The source of America's record wealth inequality = Central Bank Money Printing

"Earlier this week the Fed's QE3 ended... and less than 48 hours later the Bank of Japan boosted its own bond (and stock) monetization program. The good news is that by now it is clear to everyone, including CNBC, that the world is so addicted to some form of global central bank liquidity injection that the mere thought of going without a monetary policy "flow" backstop can only last for a couple of days.

Why is that?

That answer, by now, is also obvious: the "wealth effect", i.e., the rich getting richer and leading to wealth inequality that surpassed the levels of either the pre-Great Depression days, and according to some, the pre-French revolution.

QE vastly benefits those at the top of the economic food chain
in exchange for higher costs of living for most below.

...JPMorgan did the math

...according to many the current PE, when one strips away the non-GAAP gibberish of the ...those hundreds of billions in recurring, ordinary course of business "one-time, non-recurring" legal charges for America's criminal banks, is about 19, which means 9 points of S&P PE expansion, or about 1100 S&P points, which also means that virtually the entire increase since the lows of 2009 has been due to the Fed...

Top executives of the global financial industry 
which helped cause the financial crisis in the first place, 
have been some of the biggest beneficiaries of QE
along with the paid for politicians and government insiders
at the expense of everyone else below on the wealth ladder.

...Another way of showing this finding is with the Household Net Worth chart from the Fed's quarterly Flow of Funds report....

Since the end of the first quarter of 2009 -- when the stock market bottomed -- households' collective net worth has increased by $26.5 trillion. More than 75% of that increase -- $20.1 trillion -- reflects the change in market value of assets...

Of various classes of financial assets, equities held directly by households increased in value the most over the last six years, rising in value by $9.2 trillion...

Not that many households hold equities directly, however. (And it's important to remember that the household data in the Z.1 report includes holdings of hedge funds, private equity funds and personal trusts.)

The Fed's 2013 Survey of Consumer Finances showed that just 13.8% of families held stocks directly in 2013, down from 17.9% in 2007 before the financial crisis. 

...direct holdings of stocks by income percentile in each of the SCFs since 1989.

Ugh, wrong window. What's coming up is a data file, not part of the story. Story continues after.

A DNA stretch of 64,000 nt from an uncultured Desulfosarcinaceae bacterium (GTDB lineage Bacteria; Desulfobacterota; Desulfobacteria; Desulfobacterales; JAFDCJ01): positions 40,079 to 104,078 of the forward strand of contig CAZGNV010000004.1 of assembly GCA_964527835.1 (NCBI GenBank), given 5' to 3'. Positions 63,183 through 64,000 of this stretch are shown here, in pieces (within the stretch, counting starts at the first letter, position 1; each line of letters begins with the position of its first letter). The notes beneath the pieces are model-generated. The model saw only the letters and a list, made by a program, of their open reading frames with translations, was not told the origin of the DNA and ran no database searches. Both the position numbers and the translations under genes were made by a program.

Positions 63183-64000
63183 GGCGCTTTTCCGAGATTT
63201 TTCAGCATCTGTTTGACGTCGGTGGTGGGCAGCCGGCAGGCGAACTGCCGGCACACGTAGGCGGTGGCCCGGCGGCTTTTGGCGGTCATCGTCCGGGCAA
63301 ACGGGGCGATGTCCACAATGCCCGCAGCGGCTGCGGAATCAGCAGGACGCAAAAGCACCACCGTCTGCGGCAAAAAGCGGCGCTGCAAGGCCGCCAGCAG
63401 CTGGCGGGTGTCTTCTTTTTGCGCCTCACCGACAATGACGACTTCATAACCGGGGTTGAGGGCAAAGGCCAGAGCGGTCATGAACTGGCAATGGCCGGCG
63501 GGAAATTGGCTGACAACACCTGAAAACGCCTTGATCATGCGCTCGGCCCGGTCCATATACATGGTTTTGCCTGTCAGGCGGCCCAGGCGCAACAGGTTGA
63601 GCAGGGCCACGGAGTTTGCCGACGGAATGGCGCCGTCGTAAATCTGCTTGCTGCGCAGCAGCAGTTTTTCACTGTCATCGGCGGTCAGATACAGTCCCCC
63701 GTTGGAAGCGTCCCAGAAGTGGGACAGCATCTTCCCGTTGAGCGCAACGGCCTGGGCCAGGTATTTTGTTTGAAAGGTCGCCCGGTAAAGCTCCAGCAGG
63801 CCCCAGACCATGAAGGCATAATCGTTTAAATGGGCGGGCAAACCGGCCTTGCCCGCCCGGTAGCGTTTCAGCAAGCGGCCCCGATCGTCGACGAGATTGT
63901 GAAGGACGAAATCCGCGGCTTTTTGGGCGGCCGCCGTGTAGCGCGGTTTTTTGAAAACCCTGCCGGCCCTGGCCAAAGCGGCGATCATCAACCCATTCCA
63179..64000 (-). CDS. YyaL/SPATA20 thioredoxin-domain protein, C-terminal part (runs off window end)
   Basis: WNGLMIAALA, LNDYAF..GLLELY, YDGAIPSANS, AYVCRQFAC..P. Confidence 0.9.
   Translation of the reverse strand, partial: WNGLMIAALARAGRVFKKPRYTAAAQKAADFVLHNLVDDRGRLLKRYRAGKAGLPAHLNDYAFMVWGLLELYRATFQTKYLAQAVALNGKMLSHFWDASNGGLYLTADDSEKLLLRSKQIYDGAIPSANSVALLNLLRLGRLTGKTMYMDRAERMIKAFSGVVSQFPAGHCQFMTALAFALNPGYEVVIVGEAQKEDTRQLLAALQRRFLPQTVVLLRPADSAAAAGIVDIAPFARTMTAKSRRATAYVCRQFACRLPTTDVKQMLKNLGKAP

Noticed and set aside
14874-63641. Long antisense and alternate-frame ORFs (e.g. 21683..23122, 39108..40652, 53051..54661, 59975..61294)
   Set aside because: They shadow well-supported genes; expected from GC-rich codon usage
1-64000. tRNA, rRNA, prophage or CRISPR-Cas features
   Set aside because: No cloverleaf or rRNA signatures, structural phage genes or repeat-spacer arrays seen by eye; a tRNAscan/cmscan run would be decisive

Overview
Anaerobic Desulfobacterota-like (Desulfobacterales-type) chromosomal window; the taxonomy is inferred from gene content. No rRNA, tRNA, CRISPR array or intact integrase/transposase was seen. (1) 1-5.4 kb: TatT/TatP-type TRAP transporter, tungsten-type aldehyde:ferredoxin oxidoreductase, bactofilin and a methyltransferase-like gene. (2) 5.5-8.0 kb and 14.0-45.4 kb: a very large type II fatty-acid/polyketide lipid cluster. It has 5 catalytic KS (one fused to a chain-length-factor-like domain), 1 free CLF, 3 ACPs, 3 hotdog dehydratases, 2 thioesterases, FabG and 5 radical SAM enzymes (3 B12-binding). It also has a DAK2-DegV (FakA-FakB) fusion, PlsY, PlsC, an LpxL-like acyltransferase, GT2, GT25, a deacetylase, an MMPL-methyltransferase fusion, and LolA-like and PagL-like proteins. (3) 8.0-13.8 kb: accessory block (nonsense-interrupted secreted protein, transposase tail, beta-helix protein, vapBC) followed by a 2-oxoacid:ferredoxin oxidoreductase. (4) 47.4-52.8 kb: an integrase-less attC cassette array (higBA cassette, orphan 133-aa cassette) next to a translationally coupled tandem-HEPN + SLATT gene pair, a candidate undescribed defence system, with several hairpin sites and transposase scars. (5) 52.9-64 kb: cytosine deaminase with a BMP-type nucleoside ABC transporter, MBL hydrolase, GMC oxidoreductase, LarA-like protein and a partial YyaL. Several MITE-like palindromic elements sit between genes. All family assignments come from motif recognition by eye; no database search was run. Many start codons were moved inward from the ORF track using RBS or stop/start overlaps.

The share of all families holding stocks directly peaked in 2001, after the dot-com bubble.

The share of families holdings stocks declined for most income percentiles from 2001 to 2013, even those families in the 90-100th income percentile.

Bottom line: the gains in net worth associated with holding stocks directly have been concentrated among a relatively small number of households."

At the top.

Our kids will inherit this mess, as we betrayed their future
for a more pleasant feeling present.

"...since 2007 wealth has continued to increase for the very rich while it has plummeted for everyone else. This is the largest reversal of fortune in modern history for the bottom 90% of the population and it is ongoing. The decline is directly tied to the housing boom and bust engineered by Wall Street banks that were deregulated by the (Bill) Clinton administration and resolved and covered up by the Barack Obama administration. The top 0.01% whose fortunes have recovered includes the very financiers responsible for the loss of wealth of so many others. The right scale is the bottom 90% and the left scale is the top 0.01%. Source: Emmanuel Saez.

...QE lowers the absolute level of interest rates and it also lowers the relative rate of interest by making risky assets more attractive. In recent years corporations have borrowed overwhelmingly to buy back corporate stock. This raises the value of stock by reducing the supply. It also raises corporate earnings and enriches corporate executives whose Boards grant them billions in stock options. But increased leverage also increases systemic risk by lowering the ability of corporations to weather economic downturns. This is to say that executives are burdening ‘their’ companies with debt in order to pay themselves exorbitant bonuses. Left scale is corporate debt / GDP and the right scale is the Baa interest rate. Sources: SIMFA, St. Louis Fed."

"U.S. corporations have been gorging themselves on cheap debt provided by the flood of money from QE. ...U.S. corporations have used the bulk of the money borrowed since 2009 to buy back stock. Stock buybacks boost the value of the stock options that executives and corporate boards have awarded themselves. The rise in debt leaves behind highly leveraged corporations that are more prone to bankruptcy in the next inevitable economic downturn. Source: SIMFA."

The result = Cognitive Dissonance;

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